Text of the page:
I am an independent author who owns her own publishing business (mine is Light and Dark Imagination), and who dedicates herself to getting her book out there to the public. I am sure there are hundreds out there who are the same way, with plenty more wanting to join in on the fun, but have no idea if it is worth doing it on their own. Well, it has only been five months, and already I have learned things that I wish I had known beforehand, but am now all the wiser for it. I can only wonder what I would’ve learned after one year!
Anyway, there are some things I have learned these last few months in regards to events where I try sell my book. First, you do need to do public events; whether it is doing a signing at an independent bookstore, being a vendor at an event, doing a public reading or whatever. The internet only goes so far into getting the public aware of your book. The only person who can really push your book is you, and sometimes the best way to do that is by physically showing it to your audience.
Second, don’t expect to become a millionaire at every event. Go into it with humble thoughts because there is a good chance you might leave with no sales at all. Or, you may be lucky enough to break even on you expenses (the booth, gas, food, parking etc).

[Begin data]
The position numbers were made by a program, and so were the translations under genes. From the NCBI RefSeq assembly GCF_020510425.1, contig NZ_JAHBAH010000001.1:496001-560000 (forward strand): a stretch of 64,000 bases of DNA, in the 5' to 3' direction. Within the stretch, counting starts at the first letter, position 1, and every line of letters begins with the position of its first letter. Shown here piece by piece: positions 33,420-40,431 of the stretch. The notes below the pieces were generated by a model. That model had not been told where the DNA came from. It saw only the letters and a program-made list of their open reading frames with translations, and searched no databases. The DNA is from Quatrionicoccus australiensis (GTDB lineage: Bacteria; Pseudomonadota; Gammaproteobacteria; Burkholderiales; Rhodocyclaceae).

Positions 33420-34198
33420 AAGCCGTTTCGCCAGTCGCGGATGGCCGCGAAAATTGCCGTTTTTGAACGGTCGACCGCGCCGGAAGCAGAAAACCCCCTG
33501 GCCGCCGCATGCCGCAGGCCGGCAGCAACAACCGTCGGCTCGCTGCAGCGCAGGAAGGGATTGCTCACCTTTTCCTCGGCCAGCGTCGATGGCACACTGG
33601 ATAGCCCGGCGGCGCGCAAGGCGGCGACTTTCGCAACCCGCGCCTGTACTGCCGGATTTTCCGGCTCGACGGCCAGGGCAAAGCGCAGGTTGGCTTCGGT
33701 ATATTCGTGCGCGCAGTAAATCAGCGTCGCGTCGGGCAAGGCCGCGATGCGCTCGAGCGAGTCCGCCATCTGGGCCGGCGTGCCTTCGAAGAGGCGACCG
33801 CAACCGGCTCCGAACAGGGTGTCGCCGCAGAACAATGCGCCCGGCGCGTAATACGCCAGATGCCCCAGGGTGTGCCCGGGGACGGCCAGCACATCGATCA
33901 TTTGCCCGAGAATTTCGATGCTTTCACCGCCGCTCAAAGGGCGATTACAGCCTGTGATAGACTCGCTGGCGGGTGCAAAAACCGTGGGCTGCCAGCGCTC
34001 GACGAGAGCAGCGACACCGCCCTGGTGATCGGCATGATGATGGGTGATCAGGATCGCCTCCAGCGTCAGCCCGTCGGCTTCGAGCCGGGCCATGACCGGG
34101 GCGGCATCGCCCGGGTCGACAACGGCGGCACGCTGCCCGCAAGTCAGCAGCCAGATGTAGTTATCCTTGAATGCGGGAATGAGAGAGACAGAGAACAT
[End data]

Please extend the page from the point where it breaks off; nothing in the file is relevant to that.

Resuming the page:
Third, be smart of where you choose to vendor. The first few places where I tried selling my book weren’t profitable. I was lucky if I at least sold three copies. That was because I was trying to sell a paranormal, horror-ish, dark book at a very popular, busy art walk. Sure, I went there because I figured (1) there are lots of people that go to this event, (2) those who go to this event come in with the intent of buying independently made things, and (3) OF COURSE THEY WILL BUY MY BOOK! MY BOOK ROCKS!…..No. No, they will not. The people who attended the ever so popular art walk were interested in clothes, tiny sculptures and jewelry. A good chunk of people were also there because they were bored and wanted something to do on a Thursday night, but had no intention of buying anything.
As I continued attending events, I started to get a better feel of where I could find my target audience, and how to market myself to them. I also learned that people liked seeing more than just books, so I started hand-crafting merchandise to accompany the books (wood burnings of werewolves, posters, Wicca boxes). Surprisingly, the merchandise would draw the people to my table, but they would almost 60% of the time leave with a book rather than my merchandise. Hey, that’s fine with me!
There is a lot more to learn to this business, as I am sure, but hopefully all of these lessons will help me achieve my goals. I hope this helps someone else out there, too!
Be sure to check out my Upcoming Events page, and my Etsy shop, to see what I have been making!